Michael Greger, MD, recently wrote for NutritionFacts.org about the many benefits one can experience when eating a plant-based diet. The list is so incredibly long and well-researched, you might be convinced to give up meat altogether; however, if you’re not, you can at least learn about these many benefits and consider going veggie just one or two days a week!
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A significant convergence of evidence suggests that plant-based diets can help prevent and even reverse some of the top killer diseases in the Western world and can be more effective than medication and surgery. See the following topics for research findings relevant to the most prevalent chronic conditions.
- Alzheimer’s disease
- Heart disease
- High cholesterol
- High blood pressure
- Parkinson’s disease
Additionally, plant-based eating may have a positive effect on reducing abdominal fat and acne, reversing the effects of aging and reducing the effects of allergies and asthma, and combatting overbearing body-odor. A plant-based diet can also positively impact cellulite, childhood IQ, cognition, eczema, gut bacteria, kidney stones, mood, oral health, waist circumference, and weight management – we were not kidding about how long the list of benefits is!
Plant-based eating also appears to help prevent:
- Abdominal aortic aneurysm
- Age-related macular degeneration
- Crohn’s disease
- Hiatal hernia
- Kidney stones
- Rheumatoid arthritis
- Ulcerative colitis
Eating meat and other animal products may be associated with weight gain and a shortened lifespan. Meat also contains a high amount of saturated fat, trans fats, sulfur dioxide arachidonic acid, and heme iron. Meat, fish, dairy, and eggs may also increase our exposure to dietary antibiotics, industrial toxins, mercury and other toxic heavy metals, advanced glycation end-products (AGEs), cadmium, xenoestrogens in fish, and estrogenic meat carcinogens.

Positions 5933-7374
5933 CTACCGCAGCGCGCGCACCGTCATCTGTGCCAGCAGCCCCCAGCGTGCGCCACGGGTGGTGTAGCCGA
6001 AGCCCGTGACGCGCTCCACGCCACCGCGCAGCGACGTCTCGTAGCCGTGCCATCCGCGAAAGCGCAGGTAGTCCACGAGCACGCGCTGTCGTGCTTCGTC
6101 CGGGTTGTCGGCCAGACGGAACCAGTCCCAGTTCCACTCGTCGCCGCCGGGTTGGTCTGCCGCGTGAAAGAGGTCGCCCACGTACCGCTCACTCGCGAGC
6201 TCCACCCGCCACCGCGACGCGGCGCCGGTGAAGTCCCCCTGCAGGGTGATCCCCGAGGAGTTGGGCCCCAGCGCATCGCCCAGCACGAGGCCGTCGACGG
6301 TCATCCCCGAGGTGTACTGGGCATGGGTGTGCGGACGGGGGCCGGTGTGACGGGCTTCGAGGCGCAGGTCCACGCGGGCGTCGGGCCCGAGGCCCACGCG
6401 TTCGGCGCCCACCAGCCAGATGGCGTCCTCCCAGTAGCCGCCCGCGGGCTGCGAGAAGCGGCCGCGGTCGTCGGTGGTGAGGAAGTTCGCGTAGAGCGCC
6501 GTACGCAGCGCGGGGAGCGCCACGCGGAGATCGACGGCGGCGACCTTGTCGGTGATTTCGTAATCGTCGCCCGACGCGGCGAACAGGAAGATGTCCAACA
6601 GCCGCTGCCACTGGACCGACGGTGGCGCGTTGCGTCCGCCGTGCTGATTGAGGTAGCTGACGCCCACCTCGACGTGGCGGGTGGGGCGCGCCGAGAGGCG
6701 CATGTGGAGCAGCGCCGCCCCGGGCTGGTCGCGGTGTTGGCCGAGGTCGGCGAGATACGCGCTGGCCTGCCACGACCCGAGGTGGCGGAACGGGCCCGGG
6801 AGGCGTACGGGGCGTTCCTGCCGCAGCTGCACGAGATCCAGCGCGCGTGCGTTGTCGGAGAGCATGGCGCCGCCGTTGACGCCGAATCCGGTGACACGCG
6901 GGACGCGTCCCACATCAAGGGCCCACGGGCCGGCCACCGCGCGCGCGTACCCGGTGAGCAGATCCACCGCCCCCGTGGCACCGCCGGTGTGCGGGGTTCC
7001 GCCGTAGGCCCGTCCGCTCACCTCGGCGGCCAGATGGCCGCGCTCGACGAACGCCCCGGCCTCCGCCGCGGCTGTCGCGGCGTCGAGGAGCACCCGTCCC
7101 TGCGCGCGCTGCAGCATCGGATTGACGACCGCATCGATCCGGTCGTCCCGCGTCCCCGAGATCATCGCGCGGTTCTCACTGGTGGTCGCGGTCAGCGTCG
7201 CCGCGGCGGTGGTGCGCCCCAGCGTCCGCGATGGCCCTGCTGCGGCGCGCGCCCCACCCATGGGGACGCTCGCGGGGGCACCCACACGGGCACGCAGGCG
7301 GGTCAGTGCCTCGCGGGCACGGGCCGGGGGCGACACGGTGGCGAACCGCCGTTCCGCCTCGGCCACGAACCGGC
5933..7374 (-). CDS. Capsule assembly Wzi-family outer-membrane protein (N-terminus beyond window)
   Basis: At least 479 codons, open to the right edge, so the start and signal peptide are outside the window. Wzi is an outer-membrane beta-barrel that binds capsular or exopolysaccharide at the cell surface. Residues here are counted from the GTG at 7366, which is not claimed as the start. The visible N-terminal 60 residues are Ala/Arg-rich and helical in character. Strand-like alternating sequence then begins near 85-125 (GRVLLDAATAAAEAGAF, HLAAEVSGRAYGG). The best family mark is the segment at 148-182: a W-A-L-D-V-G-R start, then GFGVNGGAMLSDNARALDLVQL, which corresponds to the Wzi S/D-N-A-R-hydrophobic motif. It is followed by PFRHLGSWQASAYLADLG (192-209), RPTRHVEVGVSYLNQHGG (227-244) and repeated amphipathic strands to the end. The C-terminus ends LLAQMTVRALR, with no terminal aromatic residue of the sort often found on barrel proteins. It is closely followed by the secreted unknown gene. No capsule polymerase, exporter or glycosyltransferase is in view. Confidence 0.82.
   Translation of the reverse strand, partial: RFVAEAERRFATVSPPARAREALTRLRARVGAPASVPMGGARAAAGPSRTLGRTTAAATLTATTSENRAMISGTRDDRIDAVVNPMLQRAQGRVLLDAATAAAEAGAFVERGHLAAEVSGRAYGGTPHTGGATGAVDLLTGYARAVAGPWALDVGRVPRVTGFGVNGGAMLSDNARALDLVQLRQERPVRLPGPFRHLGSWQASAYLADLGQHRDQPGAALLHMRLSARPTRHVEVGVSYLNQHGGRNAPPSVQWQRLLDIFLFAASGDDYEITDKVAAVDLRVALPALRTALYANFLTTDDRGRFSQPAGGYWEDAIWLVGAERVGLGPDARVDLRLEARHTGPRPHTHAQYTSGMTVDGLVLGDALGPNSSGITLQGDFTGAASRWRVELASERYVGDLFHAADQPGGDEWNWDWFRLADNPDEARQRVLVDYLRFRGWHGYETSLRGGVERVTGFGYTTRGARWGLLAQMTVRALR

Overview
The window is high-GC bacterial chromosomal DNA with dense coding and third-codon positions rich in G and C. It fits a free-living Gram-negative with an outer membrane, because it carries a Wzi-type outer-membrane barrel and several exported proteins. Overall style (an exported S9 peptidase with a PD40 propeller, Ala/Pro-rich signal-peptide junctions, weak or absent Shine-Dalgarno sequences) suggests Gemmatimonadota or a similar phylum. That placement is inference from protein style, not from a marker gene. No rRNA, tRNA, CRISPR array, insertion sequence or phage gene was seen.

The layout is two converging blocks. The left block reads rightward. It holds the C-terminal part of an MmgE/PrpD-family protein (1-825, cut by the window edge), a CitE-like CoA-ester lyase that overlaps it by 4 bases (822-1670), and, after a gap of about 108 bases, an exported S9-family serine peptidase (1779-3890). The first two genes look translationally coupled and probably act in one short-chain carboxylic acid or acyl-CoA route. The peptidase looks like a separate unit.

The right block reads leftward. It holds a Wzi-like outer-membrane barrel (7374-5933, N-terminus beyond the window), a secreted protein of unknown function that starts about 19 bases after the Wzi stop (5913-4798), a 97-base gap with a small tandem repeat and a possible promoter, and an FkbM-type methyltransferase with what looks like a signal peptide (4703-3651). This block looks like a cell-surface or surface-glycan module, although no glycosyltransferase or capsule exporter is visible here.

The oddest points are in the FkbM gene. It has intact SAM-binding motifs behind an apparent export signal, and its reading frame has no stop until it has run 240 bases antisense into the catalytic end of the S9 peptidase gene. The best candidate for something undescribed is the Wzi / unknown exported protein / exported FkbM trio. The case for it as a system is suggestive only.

A plant-based diet can detoxify the body of these pollutants. Even just a step towards eating more plant-based might lengthen lifespan.
Contrary to popular myth, vegans have healthy bones and higher blood protein levels than omnivores, and most vegans get more than enough protein. In one study, within a matter of weeks, participants placed on the plant-based diet experienced improvements in blood pressure, cholesterol and insulin levels, insulin resistance, and C-reactive protein levels.
Vegans may have fewer nutrient deficiencies than average omnivores while maintaining a lower body weight without losing muscle mass. Those eating plant-based diets appear to experience enhanced athletic recovery without affecting the benefits of exercise. The arteries of vegans appear healthier than even long-distance endurance athletes and those on low-carb diets. In fact, the Paleo Diet may increase the risk of toxin contamination, DNA damage, and cancer.
There are two vitamins not available in plants: vitamins D and B12. There is a serious risk of B12 deficiency if no supplements or B12-fortified foods are consumed. Two other nutrients to monitor are iodine and zinc. Yeast- or algae-based long chain omega 3 fatty acids may also be beneficial.
Medical training continues to underemphasize nutrition education, meaning patients often do not receive information about all of the options for treatment. Doctors report they don’t practice preventative cardiology because they fear their patients won’t change their diet. Kaiser Permanente has begun more aggressive efforts to apprise patients about the advantages of plant-based diets.